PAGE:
Last, we continue to pursue a complementary patent acquisition to broaden our portfolio. During the first half of this year, we signed two acquisition agreements for a total of approximately $13 million. These acquisitions covered non-modem related technologies and will both augment our terminal unit licensing business and help drive new licensing initiatives for other products.

All in all, we live in a rapidly-changing market, and like every participant in that market, we need to evolve. Earlier this year we announced a very significant shift in our business which was to begin selling patents in addition to licensing them. We are off to a superior start with that strategy with the sale of patents to Intel and Nufront. We are working on additional transactions and believe that current and future opportunities can deliver significant value both in the short and long term.

We also remain confident in our licensing strategy and our ability to achieve $800 million in sustainable annual revenue in the next three to five years. Based on the depths of the portfolio, the strength of our litigation position and our ability to complement patent licensing deals with technology solutions, we believe we can make significant strides towards that achievement -- towards the achievement of that goal over the next 12 months based on the current ITC schedule.

For all those reasons, the Board recently authorized the repurchase of an additional $200 million stock, and we have been an active purchaser in the market this year including recently. We believe our investment in our stock will deliver significant value to our continuing shareholders.

With that, let me turn the call over to Rich.

Rich Brezski

Thank you, Bill.

As you saw on our press release, we reported second quarter 2012 revenue of $71.9 million, operating expenses of $54.3 million, and net income of $9.7 million or $0.22 per diluted share.

Revenue of $71.9 million, which included $9 million related to a patent sale, increased $2 million from second quarter 2011. Not including the patent sale, our revenue decreased $7 million year over year due to a $7.6 million decline in per unit royalty revenues, resulting primarily from lower shipments by HTC and RIM.

Revenue from the current patent royalties was $61.2 million in second quarter 2012 compared to $68.2 million in second quarter 2011. Current patent royalties from per unit agreements totaled $27.4 million or 45% of our total current patent royalties, and decreased $7.6 million or 22% from second quarter 2011.

Per unit royalties associated with our Japanese licensees represented 16% of total revenues in second quarter 2012 compared to 20% of total revenues in second quarter 2011. Current patent royalties from fixed fee agreements totaled $33.8 million and accounted for 55% of total current patent royalties. Revenue from fixed fee agreements increased $0.6 million from $33.2 million in second quarter 2011.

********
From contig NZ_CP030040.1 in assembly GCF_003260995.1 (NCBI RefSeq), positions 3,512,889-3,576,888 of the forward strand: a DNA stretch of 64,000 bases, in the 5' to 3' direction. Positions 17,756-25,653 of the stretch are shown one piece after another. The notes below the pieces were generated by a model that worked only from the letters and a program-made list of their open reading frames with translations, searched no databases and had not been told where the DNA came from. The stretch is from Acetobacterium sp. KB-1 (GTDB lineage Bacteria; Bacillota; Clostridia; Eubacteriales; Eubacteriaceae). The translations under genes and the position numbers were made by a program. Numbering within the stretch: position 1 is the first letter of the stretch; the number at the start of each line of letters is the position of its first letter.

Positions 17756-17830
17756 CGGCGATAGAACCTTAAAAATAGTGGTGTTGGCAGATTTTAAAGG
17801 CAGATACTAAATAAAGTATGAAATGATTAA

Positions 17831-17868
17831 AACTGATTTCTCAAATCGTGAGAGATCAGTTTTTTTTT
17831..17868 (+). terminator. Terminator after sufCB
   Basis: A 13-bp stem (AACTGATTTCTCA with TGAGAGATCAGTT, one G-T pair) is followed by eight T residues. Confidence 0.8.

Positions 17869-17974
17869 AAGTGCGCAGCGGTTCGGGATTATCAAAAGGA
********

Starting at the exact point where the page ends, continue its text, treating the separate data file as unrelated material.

On a sequential basis, current patent royalties decreased by $6.9 million from $68.1 million in first quarter 2012, again primarily due to declines in per unit royalties from a number of our licensees. Per unit royalties associated with our Japanese licensees represented 17% of total revenues in first quarter 2012.

Technology solutions revenue was $0.5 million in second quarter 2012 compared to $1.3 million in second quarter 2011. The decrease is primarily due to lower royalties recognized in connection with our modem IP business. On a sequential basis, technology solutions revenue remained relatively flat compared to $0.7 million in first quarter 2012.

Our technology solutions results do not include revenue for disputed royalties that have been deferred pending the outcome of an arbitration proceeding related to one of our technology solutions agreements. As of June 30, 2012, we have deferred $36.5 million of revenue in connection with this arbitration, including $3.4 million of revenue that we did not recognize in second quarter 2012. The related hearing took place in June, and we look forward to a decision from the panel hopefully before the end of this year.

We will provide our revenue guidance for third quarter 2012 after we've received the applicable patent license and product sales royalty reports.

Turning to the expense side, second quarter 2012 operating expenses were $54.3 million, a $14.2 million increase from second quarter 2011. Nearly two-thirds of this increase was due to higher intellectual property enforcement and non-patent litigation costs largely associated with our ITC action filed in third quarter 2011. The details of the remaining $5.3 million expense increase are covered in today's release, but at a high level, more than half of the remaining increase relates to costs that ultimate drove or are related to our second quarter patent sale agreements.

Intellectual property enforcement costs, which are a component of patent administration and licensing and non-patent litigation costs, which are a component of selling, general and administration, collectively totaled $13.8 million in second quarter 2012, an $8.9 million increase from $4.9 million in second quarter 2011. This increase is due primarily to costs associated with the ITC proceeding we initiated in third quarter 2011 and, to a lesser extent, the previously discussed arbitration. On a sequential basis, second quarter 2012 expenses of $54.3 million increased $4.4 million from first quarter 2012. The entire increased was driven by a $3 million charge to increase the accrual rate on a long-term compensation cycle ending 2012 and a $1.5 million increase in intellectual property enforcement and non-patent litigation costs.